In the divorce, the ex-wife got the car. More than 40 years later, the ex-husband was apparently still carrying a torch — for the Rolls-Royce.
It was no ordinary car. And they were no ordinary couple.
The ex-wife was the much-married Hollywood legend Elizabeth Taylor. The ex-husband was pop singer Eddie Fisher. The car was a 1961 Rolls-Royce Silver Cloud II Drophead Coupe, a convertible ordered when they were still lovey-dovey.
It came with American-style left-hand drive and was delivered in December 1960 to the couple at the Pierre, the chic Fifth Avenue hotel they called home when she was not making movies and he was not in a recording studio, hoping for another top-of-the-charts hit. Under “customer,” the original order form said “Mrs. Elizabeth Taylor Fisher.” Someone crossed that out and wrote, in capital letters, “Mr. Eddie Fisher.”
Now the car is back at the Pierre, where it will be sold Tuesday. The seller, Karl Kardel of Piedmont, California, bought it from Taylor in the late 1970s, more than a decade after she and Fisher had divorced.
Guernsey’s, the New York auction house handling the sale, expects it to go for $1 million to $2 million, well above the $600,000 to $700,000 paid for each of the last couple of Silver Cloud IIs known to have changed hands.
“The big unknown is, what does its history with Elizabeth Taylor do to the price?” said Arlan Ettinger of Guernsey’s, noting that when Christie’s sold Taylor’s jewelry and film memorabilia in 2011, bidders paid far more than the presale estimates — 50 times more, in some cases, according to Christie’s.
Kardel, 78, an architectural restoration consultant, said he had decided it was time to simplify, especially after he was hit by a car while crossing a street in Berkeley, California. He now sometimes finds walking painful.
Kardel would not say what he had paid for the Rolls. “When I bought it, my friends thought I was an idiot,” he said. “But then about four years later, the car shot up in value enormously, and I became a genius. And four years after that, the values dropped again, and I became an idiot again.”
He added, “I bought that car because I loved it, and I think it’s still one of the most beautiful cars ever made.”
Taylor referred to her Rolls as the “green goddess,” Ettinger said. The order form listed the color as “smoke green,” a color that, he added, complemented her eyes.
Of course, it has the unmistakable Rolls-Royce grille, topped by the equally unmistakable silver-goddess ornament on the hood. Of course, it has power steering — Rolls-Royce had introduced that as an option in the mid-1950s. Of course, it has power windows, another option at the time. Of course, it features a dashboard of exotic Carpathian elm burl wood. Of course, it has a 6.2-liter V-8 engine. (The fuel economy of that engine was listed at 12 mpg in an early road test by The Motor, a British car magazine.)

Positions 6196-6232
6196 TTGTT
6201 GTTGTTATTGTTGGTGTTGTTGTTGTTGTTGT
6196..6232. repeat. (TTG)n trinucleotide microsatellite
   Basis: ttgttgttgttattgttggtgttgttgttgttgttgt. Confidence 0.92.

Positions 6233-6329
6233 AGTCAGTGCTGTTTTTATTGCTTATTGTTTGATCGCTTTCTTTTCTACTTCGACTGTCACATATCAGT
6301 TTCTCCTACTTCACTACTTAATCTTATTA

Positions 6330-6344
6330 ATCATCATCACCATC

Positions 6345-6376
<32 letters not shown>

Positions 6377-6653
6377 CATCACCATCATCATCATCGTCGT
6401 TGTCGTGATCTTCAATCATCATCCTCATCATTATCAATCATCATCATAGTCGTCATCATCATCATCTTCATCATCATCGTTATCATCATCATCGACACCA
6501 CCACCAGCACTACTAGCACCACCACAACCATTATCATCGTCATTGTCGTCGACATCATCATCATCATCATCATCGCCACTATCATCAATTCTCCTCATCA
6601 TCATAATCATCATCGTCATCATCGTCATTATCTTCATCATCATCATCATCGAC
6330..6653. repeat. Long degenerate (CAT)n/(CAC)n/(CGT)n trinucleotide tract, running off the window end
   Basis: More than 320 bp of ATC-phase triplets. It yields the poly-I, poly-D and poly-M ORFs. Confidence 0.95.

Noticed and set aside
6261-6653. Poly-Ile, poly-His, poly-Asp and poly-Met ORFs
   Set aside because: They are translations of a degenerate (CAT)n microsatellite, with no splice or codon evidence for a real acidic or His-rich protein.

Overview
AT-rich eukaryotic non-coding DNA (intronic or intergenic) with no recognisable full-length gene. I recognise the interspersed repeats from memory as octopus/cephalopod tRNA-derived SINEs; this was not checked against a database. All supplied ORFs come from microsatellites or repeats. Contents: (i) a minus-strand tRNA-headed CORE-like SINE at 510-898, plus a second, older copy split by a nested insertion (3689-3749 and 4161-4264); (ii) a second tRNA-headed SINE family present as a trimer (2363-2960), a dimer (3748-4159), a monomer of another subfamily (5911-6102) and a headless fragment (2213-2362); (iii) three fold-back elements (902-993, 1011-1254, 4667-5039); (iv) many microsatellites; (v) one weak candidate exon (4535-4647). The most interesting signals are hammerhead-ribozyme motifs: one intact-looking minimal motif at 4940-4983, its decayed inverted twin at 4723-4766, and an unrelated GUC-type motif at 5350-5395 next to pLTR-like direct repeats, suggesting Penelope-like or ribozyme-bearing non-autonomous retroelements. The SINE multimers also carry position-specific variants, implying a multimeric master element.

But this Silver Cloud II had something no other Rolls-Royce had: a little love logo. The couple’s initials — E and E, for Elizabeth and Eddie — were discreetly painted on the doors.
Before long, Fisher was gone — the scandal kept gossip columnists pounding away at their typewriters for months — and so was the logo.
For a while, anyway, Fisher apparently still had the keys to the Rolls. Soon after rumors about a Taylor-Richard Burton affair began circulating, he drove it into either a bus or a streetcar in Rome. News accounts of exactly what happened varied. The car suffered a bashed-in fender. Fisher, unhurt, watched as the car was towed off. Then he walked to the studio where “Cleopatra” was being filmed for a lunch date with his soon-to-be ex-wife.
Fisher had been Taylor’s fourth husband. Burton became her fifth in 1964, nine days after her divorce from Fisher became final. Burton was also her sixth, after they divorced in 1974 and remarried in 1975, only to divorce again nine months later.
A few years after that, Kardel heard that she wanted to sell the car. He found himself dealing with Taylor’s personal secretary. “You couldn’t ask any questions, and, no, she” — Taylor — “would not talk to you personally,” he said.
Nor was he allowed a test drive, and the secretary would not hear of bargaining about the price.
Kardel said one of his friends had known Fisher. The friend reported that Fisher missed the car and “really wanted to ride around in it again,” Kardel said. But they did not make a date before Fisher’s death in 2010 at age 82.
The men in Taylor’s life — and her chauffeurs — may have taken their turns at the wheel, but Kardel doubts that she did.
“I don’t think Elizabeth ever had a driver’s license,” he said.